Instead, the big problem with bioinformatics at the Fed Cir seems to be that the field primarily uses computer processing (vs. chemicals). I guess it makes the fundamental ‘information’ nature of the innovation (i.e., the biomarker) just too plain to see??

    Semi-related: I’m expecting that all “applied machine learning” patents will be declared invalid in the next few years, because they too only discover natural correlations hidden in large data sets. And worse, 99% of them can’t even describe those correlations for 112 purposes as well as the bioinformatics folks do.

    1. 5.1

      I’m expecting that all “applied machine learning” patents will be declared invalid in the next few years, because they too only discover natural correlations hidden in large data sets. And worse, 99% of them can’t even describe those correlations for 112 purposes as well as the bioinformatics folks do.

      +1

      1. 5.1.1

        I actually see pretty much anything with a processor as being invalid. These are by definition “abstract”, as they have software that can be explained on paper. And it only “sometimes” matters what’s wrapped around them. Garage door openers, cameras, video transcoding equipment, power grid equipment, all invalid. Based on that logic, anything with a processor can be invalid, you just need certain judges on the panel.

        1. 5.1.1.1

          I think BobM is right that anything with a process can be proclaimed abstract.

          That has been known almost since Alice.

          Just a giant shxt show.

          1. 5.1.1.1.1

            “ anything with a process can be proclaimed abstract.”

            Anything can be “proclaimed” to be anything. So what? There are no Federal judges out there “proclaiming” that all process claims are ineligible under the current law. None. And any judge who does “proclaim” that can and will be mocked as a low intelligence mewling dirtbag, just like the mindless crying commenters here who “proclaim” such things.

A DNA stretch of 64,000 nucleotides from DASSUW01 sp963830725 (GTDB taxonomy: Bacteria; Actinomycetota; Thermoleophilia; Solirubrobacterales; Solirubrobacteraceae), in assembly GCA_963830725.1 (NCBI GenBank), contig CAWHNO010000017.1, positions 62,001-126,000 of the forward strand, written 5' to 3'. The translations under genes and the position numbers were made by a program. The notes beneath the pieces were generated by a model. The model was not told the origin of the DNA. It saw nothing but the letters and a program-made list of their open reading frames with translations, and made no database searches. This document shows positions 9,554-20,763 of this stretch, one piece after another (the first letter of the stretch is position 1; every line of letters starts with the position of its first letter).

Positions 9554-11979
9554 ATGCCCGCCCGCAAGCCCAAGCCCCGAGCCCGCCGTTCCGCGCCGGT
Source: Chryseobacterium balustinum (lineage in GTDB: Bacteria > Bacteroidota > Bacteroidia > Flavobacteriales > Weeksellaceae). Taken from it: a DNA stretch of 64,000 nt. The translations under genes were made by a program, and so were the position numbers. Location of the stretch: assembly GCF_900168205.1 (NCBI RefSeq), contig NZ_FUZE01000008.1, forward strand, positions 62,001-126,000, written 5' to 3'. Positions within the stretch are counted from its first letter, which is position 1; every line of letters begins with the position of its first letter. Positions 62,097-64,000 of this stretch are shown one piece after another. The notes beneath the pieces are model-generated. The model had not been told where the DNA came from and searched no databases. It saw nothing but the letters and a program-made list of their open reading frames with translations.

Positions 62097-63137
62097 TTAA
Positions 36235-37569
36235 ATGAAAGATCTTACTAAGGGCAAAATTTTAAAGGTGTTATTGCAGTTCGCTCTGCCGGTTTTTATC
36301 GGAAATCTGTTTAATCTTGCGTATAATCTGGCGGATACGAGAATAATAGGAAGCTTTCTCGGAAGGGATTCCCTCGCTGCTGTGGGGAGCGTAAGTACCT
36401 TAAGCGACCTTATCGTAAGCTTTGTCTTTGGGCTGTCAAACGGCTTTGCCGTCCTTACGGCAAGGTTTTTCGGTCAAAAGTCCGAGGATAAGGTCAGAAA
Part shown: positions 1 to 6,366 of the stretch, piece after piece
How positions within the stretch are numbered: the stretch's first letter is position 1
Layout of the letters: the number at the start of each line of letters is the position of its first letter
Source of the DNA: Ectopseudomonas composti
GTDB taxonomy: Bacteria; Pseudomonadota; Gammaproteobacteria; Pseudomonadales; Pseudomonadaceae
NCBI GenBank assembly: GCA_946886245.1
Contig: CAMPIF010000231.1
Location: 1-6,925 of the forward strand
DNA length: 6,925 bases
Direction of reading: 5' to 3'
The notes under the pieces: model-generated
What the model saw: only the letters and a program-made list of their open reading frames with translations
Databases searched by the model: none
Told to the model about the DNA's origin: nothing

What you maximalists never seem to grasp is that people are patenting process claims all the time, and asserting them, and those claims are not being declared eligible. Maybe it’s you and your greedy intellectually stunted clients who are the problem?

            1. 5.1.1.1.1.1

              “declared INeligible”

              Darn auto-correct.

            2. 5.1.1.1.1.2

              Likewise, there are no judges out there “proclaiming” that any claim “with a processor” is ineligible.

              Are SOME claims reciting a processor ineligible? Definitely. If the processor in the claim is ineligible on its own terms, will reciting some traditionally eligible but old element rescue the claim? Nope. If the claim recites non-obvious eligible subject matter (i.e., an eligible invention), will the addition of an element describing a processor make the claim ineligible. Hardly ever.

              Do you patent lawyers here have the intelligence to deal with these constraints and discuss them like normal intellectually honest reasonable people? The answer for most of you is “no.” Look in the mirror and do some reflecting.

              1. 5.1.1.1.1.2.1

                That is just not how the law is, Malcolm (and you well know it).

                See Diehr.

        2. 5.1.1.2

          I actually see pretty much anything with a processor as being invalid.